Best Diet For The Oranda Goldfish
- Dry Pellets
- Brine Shrimp
How Often Should You Feed Your Oranda Goldfish?
Eating is their favorite pastime, so you need to control this to prevent them from becoming overweight. Feeding just once a day should be enough for adult oranda. If you spot them swimming on their side, it could signify that they are too full. Skip over mealtime for that day and start again with smaller portions. As per the experts, you should feed your young orandas fish twice a day. The adults should be fed once a day.
As per the experts, Oranda Goldfish don’t have any specific dietary or nutrient requirements. As your Orandas are omnivores, feeding them will be a breeze. To keep them healthy, you can offer they pellets and flakes. Besides, you can easily supplement their dry food with different nutritious vegetables, such as lettuce, spinach, and more. Sometime, you should offer them high-protein snacks.
Protein: Younger goldfish require more proteins, and around 40 percent of their diet should be protein. For older fish, 30 percent of protein will be enough.
Fats: Experts say around 10 percent of the diet should include fat. And animal fat is healthier than plant-based lipids.
Vitamins: Your goldfish need vitamins such as Vitamin A, D, K, etc. So, offer a diet rich in these vitamins.
No Fiber and Carbs: Orandas require less fiber and carbs in their diet. If their diet has more than 10 percent fiber, your fish may find it challenging to absorb the nutrients.
Oranda Goldfish Temperament And Behavior
The goldfish species, in general, is mild-mannered. Just like other Goldfish, the orandas are not aggressive. They are peaceful fish that can get along with just about anyone! Just make sure they are in an environment where they feel safe, and their tank makes, and general living conditions do not cause stress.
While they don’t form schools, they prefer to be around a few of their kind. They are slow swimmers that tend to spend their day floating around and having fun. They do liven up your take!
Are they hardy? Yes, they are hardy little fish that enjoy swimming all over the tank. You might find your pet floating near the top for a few days, then find them staying close to the bottom. They can be quite slow but are charming and graceful simultaneously.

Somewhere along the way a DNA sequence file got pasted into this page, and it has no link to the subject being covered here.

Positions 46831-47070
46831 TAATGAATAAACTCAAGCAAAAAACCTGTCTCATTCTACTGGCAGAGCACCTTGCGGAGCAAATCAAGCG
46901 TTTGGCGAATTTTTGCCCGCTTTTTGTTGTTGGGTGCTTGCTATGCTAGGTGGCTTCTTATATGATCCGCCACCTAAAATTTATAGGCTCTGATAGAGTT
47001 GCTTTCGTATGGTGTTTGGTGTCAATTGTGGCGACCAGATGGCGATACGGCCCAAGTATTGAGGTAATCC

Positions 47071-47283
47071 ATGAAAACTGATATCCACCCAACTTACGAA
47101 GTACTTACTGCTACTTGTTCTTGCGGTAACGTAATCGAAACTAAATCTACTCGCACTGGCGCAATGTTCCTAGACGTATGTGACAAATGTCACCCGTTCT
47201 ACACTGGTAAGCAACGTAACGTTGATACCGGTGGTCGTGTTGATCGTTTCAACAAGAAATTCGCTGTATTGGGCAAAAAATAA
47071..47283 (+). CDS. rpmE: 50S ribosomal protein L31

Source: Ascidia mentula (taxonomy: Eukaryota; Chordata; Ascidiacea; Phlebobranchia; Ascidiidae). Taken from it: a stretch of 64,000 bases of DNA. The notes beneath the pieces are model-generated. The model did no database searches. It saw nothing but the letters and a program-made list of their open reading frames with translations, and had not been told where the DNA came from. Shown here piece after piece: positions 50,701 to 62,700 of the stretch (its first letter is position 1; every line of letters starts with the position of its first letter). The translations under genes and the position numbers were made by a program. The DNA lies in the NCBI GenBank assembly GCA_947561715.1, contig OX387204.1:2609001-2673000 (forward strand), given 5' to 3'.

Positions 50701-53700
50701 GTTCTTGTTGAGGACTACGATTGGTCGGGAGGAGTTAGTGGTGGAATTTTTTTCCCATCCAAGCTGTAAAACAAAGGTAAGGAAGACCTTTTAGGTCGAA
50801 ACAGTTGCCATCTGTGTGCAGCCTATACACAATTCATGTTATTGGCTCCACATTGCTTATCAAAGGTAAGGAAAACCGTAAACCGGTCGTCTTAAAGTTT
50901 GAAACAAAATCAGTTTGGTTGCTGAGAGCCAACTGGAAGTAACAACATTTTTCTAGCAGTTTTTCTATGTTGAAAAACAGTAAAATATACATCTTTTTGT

They are scavenger fish and will spend some of their time picking away leftover food (if it’s not cleared up) and moving stuff around the tank. You can expect your Oranda to recognize you through the glass, perhaps even! They are friendly little fish that like attention.
You might be able to train them to follow your finger. They voice their happiness and contentment by making cute gulping sounds!
Are Oranda Goldfish Lone or Societal In Nature?
Oranda Goldfishes do get lonely when left alone. They tend to become active when they’re kept with other fishes. Hence they’re healthy when kept with their kind.
Oranda Goldfish Tankmates
They are peaceful, friendly, and fun-loving, but they can’t live with just anyone. It’s more about making sure the fish joining your tank are just as friendly and not so much about your Oranda. Think about the size your Oranda could grow to, and make sure you aren’t pairing it with one of a bigger size.
Orandas do well with each other or other species of Goldfish. Fish that thrive in the same conditions as your Orandaisbets. Any scavenger fish or habitats that clean up the tank is a great idea because your oranda causes more mess than you think.
Smaller, faster, and more active fish are not good roommates because they end up nipping at your Oranda’s fins, which is not good.
Ideal Oranda Goldfish Tankmates
- Pearlscale fancy goldfish
- Lionhead fancy goldfish
- Black moors
Bad Tank Mates For Oranda Goldfish
- Neon Tetra
Breeding Oranda Goldfish
Oranda goldfish are regal, majestic, and highly sought after. It’s great if you can breed them in your tank without having to shell out more money (even though they are not that expensive). More and more aquarists are attempting home breeding and selling pedigree fish online.